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Arch Phys Med Rehabil. 2005 Apr;86(4):659-63.

Dermatologic conditions associated with use of a lower-extremity prosthesis.

Author information

1
Division of Physical Medicine and Rehabilitation, Department of Medicine, University of Ottawa, ON, Canada. ndudek@ottawahospital.on.ca

Abstract

OBJECTIVES:

To document the frequency of skin problems among lower-limb prosthesis users and to assess for factors associated with skin problems among patients using a prosthesis.

DESIGN:

Six-year retrospective chart review.

SETTING:

An outpatient amputee clinic at a regional, referral rehabilitation hospital in Canada.

PARTICIPANTS:

Seven hundred forty-five subjects with a total of 828 lower-extremity amputations participated. Subjects were included if they had a lower-extremity amputation and used a prosthesis for ambulation or transfers.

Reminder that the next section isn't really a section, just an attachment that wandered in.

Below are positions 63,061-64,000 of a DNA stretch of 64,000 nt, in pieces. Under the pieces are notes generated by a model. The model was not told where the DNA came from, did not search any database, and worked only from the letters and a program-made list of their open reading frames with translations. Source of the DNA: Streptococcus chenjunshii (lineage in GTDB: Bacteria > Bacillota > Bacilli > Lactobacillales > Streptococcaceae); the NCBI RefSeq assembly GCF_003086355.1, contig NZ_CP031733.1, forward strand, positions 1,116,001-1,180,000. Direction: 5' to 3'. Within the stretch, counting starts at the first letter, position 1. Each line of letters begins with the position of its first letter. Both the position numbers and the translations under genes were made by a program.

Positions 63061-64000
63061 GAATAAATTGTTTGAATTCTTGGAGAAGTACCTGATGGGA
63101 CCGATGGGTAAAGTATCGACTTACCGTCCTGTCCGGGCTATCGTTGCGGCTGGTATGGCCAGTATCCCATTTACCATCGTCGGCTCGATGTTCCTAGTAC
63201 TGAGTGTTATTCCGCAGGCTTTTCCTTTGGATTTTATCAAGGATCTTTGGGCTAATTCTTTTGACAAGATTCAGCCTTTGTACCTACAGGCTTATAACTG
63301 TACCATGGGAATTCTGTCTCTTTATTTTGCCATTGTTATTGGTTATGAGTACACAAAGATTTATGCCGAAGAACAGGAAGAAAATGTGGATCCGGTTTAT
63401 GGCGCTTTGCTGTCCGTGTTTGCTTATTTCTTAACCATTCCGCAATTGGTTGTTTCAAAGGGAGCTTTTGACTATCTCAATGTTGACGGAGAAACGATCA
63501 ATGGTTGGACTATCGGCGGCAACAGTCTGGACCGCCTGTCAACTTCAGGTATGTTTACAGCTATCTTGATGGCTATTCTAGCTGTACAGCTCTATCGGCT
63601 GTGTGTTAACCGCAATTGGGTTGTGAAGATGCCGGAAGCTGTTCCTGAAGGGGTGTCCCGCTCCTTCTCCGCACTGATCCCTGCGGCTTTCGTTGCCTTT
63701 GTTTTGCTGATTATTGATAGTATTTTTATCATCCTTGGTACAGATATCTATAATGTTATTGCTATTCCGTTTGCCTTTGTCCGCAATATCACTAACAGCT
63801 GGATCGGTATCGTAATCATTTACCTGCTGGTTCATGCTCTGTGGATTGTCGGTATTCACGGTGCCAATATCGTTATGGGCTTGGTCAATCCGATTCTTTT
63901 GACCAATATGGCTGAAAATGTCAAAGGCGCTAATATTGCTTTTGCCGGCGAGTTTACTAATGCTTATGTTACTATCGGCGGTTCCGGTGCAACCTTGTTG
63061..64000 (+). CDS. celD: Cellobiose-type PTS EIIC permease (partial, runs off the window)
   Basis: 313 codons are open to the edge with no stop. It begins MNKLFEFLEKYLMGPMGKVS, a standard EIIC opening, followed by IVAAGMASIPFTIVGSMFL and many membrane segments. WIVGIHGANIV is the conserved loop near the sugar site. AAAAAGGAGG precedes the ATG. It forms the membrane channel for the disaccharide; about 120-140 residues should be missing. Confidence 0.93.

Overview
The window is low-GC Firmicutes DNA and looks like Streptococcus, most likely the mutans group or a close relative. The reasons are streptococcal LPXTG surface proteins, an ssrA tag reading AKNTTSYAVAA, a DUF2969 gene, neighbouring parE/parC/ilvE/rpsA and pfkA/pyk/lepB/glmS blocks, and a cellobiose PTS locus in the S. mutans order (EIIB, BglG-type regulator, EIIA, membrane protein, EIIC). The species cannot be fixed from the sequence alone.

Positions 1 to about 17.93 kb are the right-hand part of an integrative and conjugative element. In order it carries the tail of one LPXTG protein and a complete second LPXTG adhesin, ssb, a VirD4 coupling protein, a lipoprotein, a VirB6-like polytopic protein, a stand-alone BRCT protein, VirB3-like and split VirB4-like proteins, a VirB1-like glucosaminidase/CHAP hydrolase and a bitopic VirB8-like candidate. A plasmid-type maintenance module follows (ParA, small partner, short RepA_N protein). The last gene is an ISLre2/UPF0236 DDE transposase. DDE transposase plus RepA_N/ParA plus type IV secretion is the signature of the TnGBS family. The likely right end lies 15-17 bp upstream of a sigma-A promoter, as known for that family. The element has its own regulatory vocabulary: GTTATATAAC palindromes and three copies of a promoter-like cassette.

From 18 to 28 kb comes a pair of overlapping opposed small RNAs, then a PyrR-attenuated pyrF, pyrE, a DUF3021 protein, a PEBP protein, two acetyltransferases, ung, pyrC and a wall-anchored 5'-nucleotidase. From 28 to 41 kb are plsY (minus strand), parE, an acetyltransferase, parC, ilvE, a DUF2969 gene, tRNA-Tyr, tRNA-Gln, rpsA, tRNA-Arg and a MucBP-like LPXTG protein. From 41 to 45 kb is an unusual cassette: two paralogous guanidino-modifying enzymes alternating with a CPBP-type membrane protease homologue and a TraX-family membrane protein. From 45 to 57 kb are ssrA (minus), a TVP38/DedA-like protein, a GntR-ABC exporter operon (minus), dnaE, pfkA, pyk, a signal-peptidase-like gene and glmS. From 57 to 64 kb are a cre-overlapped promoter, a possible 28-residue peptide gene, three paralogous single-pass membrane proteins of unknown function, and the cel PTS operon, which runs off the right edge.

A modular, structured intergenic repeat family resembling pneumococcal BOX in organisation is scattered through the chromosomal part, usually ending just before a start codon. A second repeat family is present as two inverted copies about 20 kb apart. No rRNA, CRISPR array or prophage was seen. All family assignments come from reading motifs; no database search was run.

INTERVENTIONS:

Not applicable.

MAIN OUTCOME MEASURES:

The presence or absence of a skin problem. Descriptive and nonparametric statistics were used to analyze data.

RESULTS:

Three hundred thirty-seven residual limbs (40.7%) had at least 1 skin problem. Adjusted odds ratios showed that amputation level, being employed, type of walking aid, and absence of peripheral vascular disease (as a comorbidity) were independently associated with the presence of at least 1 skin problem ( P <.05). CONCLUSIONS; Dermatologic conditions are a frequent complication for the lower-extremity amputee who uses a prosthesis. The results suggest that more active amputees have an increased risk for developing skin problems. Further study in this area is warranted.

PMID:
15827914
DOI:
10.1016/j.apmr.2004.09.003
[Indexed for MEDLINE]

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